Kinetic Recovery Rope Explained

Kinetic Recovery Rope Explained

Written by Pierce Bryant
October 2, 2023

Have you been thinking about adding a kinetic recovery rope to your personal arsenal of recovery gear, but are not totally sure of how it works or if it is necessary? No need to worry, we’ll do our best to put all of your unsure thoughts at ease.

Featured Product: Rhino USA Kinetic Recovery Rope

How does a kinetic rope work?

A kinetic recovery rope, also sometimes called a snatch or yanker rope are stretchy ropes used to recover stuck vehicles. They are able to recover these vehicles by stretching and effortlessly transferring kinetic energy. If you are used to using a non-stretch rope to recover your vehicle, such as a tow strap, you may be thinking that using a stretchy rope may seem a little strange or non-functional, but trust us when we say that they are extremely effective and have lots of other benefits as well. 

By using a recovery rope with stretch, the rope tends to have a longer lifespan and be much more durable than your non-stretch rope. Along with this, the stretch also helps with the general recovery of your vehicle by being great at absorbing shock. These ropes can also be incredibly helpful when you are in the snow, mud, or even sand due to the ability to leave slack in the rope. 

Another benefit to having a kinetic recovery rope is that a smaller vehicle will actually be able to recover a larger vehicle because the kinetic recovery rope is able to give both parties an extra bit of power. The kinetic recovery ropes are able to stretch up to 30 percent of their length, which in turn helps the recovery go a little more smoothly on both vehicles as well. 

What size kinetic rope do I need?

If you plan on recovering a larger vehicle, it is best to figure out the gross vehicle weight of the vehicle that needs to be recovered by four, then search for your rope based on the best fit for that number. The last thing you need when recovering a vehicle is a rope with a minimum breaking load that is way too low for the job.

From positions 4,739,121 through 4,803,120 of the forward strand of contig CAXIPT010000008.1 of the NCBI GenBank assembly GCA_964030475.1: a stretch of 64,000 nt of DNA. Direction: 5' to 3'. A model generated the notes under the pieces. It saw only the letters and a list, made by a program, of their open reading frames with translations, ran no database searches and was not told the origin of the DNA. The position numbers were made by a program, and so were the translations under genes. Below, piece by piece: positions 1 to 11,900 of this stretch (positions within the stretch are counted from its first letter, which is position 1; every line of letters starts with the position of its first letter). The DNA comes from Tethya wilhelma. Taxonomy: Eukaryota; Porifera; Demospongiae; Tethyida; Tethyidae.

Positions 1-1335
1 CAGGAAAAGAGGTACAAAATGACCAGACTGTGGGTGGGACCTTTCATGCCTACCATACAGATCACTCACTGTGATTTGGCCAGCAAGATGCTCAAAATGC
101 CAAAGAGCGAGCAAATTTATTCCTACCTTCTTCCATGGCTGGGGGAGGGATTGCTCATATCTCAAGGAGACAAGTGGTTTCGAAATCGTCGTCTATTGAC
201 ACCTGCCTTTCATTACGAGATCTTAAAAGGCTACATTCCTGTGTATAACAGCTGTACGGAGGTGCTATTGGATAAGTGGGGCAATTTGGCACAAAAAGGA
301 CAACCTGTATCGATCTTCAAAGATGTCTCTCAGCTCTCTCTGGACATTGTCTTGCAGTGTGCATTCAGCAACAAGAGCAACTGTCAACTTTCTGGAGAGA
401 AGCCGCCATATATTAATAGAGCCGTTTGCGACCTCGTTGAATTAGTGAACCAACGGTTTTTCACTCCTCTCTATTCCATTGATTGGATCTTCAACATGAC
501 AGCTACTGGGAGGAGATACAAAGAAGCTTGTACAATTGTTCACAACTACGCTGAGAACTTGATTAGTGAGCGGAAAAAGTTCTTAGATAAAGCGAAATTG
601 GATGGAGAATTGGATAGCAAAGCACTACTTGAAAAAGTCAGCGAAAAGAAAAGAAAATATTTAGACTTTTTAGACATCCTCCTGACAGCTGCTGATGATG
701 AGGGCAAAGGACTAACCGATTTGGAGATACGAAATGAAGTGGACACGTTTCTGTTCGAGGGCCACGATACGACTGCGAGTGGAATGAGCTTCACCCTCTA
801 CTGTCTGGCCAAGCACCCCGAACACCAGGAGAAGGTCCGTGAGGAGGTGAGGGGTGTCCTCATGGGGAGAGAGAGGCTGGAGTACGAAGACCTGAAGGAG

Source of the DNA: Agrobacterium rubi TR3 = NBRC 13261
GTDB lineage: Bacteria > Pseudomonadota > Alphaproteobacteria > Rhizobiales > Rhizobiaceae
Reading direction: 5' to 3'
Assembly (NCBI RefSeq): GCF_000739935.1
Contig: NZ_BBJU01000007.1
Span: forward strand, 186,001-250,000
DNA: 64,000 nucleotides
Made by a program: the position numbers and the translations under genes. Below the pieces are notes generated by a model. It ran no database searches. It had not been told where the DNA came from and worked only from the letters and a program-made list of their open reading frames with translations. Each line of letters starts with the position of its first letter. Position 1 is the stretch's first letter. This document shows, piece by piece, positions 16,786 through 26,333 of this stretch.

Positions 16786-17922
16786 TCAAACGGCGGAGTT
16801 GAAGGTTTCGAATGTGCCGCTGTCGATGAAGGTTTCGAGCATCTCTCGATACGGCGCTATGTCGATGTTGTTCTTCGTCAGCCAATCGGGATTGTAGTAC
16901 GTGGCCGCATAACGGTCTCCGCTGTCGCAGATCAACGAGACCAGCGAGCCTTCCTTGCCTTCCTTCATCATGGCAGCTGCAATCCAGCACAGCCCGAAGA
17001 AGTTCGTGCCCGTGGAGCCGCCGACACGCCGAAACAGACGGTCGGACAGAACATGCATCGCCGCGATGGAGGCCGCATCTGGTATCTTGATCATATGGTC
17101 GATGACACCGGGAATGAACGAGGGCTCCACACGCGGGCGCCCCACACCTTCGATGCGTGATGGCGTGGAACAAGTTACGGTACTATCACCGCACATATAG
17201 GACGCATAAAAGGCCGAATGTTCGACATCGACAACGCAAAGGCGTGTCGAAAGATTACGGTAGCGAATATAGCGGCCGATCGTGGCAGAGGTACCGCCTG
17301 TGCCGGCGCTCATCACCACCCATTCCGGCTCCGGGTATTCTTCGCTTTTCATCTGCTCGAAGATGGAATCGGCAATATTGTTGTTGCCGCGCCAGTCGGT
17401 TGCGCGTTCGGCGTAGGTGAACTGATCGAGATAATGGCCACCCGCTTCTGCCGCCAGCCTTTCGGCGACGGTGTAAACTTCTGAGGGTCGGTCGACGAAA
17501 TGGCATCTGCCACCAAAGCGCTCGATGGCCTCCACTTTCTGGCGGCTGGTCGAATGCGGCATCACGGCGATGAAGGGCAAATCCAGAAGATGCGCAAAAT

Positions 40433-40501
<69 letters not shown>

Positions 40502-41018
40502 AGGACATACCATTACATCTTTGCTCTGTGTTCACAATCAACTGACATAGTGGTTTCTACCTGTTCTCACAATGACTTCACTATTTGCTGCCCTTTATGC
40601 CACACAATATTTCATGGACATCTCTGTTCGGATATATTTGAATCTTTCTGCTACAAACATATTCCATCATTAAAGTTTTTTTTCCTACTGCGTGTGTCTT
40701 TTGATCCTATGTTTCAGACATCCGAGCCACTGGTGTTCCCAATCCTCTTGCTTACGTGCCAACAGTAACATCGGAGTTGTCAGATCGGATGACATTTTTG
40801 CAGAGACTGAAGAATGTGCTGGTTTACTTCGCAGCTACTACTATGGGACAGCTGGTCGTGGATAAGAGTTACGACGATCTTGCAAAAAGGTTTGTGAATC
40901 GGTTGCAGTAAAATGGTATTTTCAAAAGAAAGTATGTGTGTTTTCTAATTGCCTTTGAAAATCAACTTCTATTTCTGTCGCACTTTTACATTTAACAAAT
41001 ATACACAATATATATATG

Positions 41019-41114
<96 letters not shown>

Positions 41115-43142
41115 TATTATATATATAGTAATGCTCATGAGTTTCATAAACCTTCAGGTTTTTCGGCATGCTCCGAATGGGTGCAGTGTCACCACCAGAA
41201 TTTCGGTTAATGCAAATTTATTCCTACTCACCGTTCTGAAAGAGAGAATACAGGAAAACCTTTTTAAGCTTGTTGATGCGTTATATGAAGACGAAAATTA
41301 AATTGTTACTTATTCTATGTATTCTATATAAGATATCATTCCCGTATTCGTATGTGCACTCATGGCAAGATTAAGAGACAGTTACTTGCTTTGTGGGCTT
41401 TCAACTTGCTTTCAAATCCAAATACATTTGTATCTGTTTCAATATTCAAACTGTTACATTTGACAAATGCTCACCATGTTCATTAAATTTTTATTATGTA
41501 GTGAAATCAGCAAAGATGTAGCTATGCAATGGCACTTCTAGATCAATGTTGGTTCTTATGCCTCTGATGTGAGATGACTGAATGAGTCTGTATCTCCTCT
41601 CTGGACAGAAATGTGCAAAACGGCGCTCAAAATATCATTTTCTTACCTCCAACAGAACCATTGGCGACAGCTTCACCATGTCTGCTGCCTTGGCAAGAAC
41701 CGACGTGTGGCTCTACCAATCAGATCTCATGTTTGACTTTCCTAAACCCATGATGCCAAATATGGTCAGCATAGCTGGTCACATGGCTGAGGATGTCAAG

We have put together a super easy-to-understand kinetic rope guide to help you better decide what size kinetic rope you need for your vehicle

kinetic rope size guide

Once you have found the proper kinetic recovery rope, you are one step closer to being able to recover a vehicle. To actually perform a recovery, be sure to check and see that there is nothing in the way of the vehicle that needs to be recovered. This will help ensure everyone’s safety and the additional safety of the vehicles. Once you have done this, attach your kinetic recovery rope to both vehicles by their proper recovery point. Using an improper recovery point can lead to severe damage or potentially be very dangerous. 

After you have done this, be sure that any parties around have moved away from the vehicles to a safe distance so you are able to safely perform the recovery. The unstuck vehicle can begin with slack in the line and start to drive no more than five miles per hour. It is important to have a driver in the vehicle that is being recovered as well to help guide the vehicle and help with additional grip. 

Rhino USA kinetic recovery rope

If a kinetic recovery rope seems like something that you would like to add to your recovery kit, check out Rhino USA’s Kinetic Energy Recovery Rope. The recovery rope comes in two sizes, ⅝”x 20’ and ⅞” x 20’. The ⅝” rope has a max break strength of 13,436 lbs and the ⅞” rope has a max break strength of 24,660 lbs. It is made of heavy duty synthetic fiber for extended durability and also comes with a lifetime warranty and a sticker pack!

rhino usa tow strapKinetic rope FAQ's

Where to buy a kinetic recovery rope?

Rhino USA offers a range of high-quality kinetic ropes designed to excel in off-road recovery situations. If you are looking to buy the best kinetic recovery rope, Rhino USA offers kinetic ropes from 5/8" x 20' up to 1.25" x 30'

How much does a kinetic recovery rope weigh?

The weight of a kinetic rope depends greatly on the size of kinetic rope. A 7/8" x 20' weighs approximately 8.5 pounds, whereas a 1.25" x 30' kinetic rope weighs 21.5 pounds. The 1.25" x 30' rope is thicker in diameter and 10 feet longer, therefore, it has a much higher weight.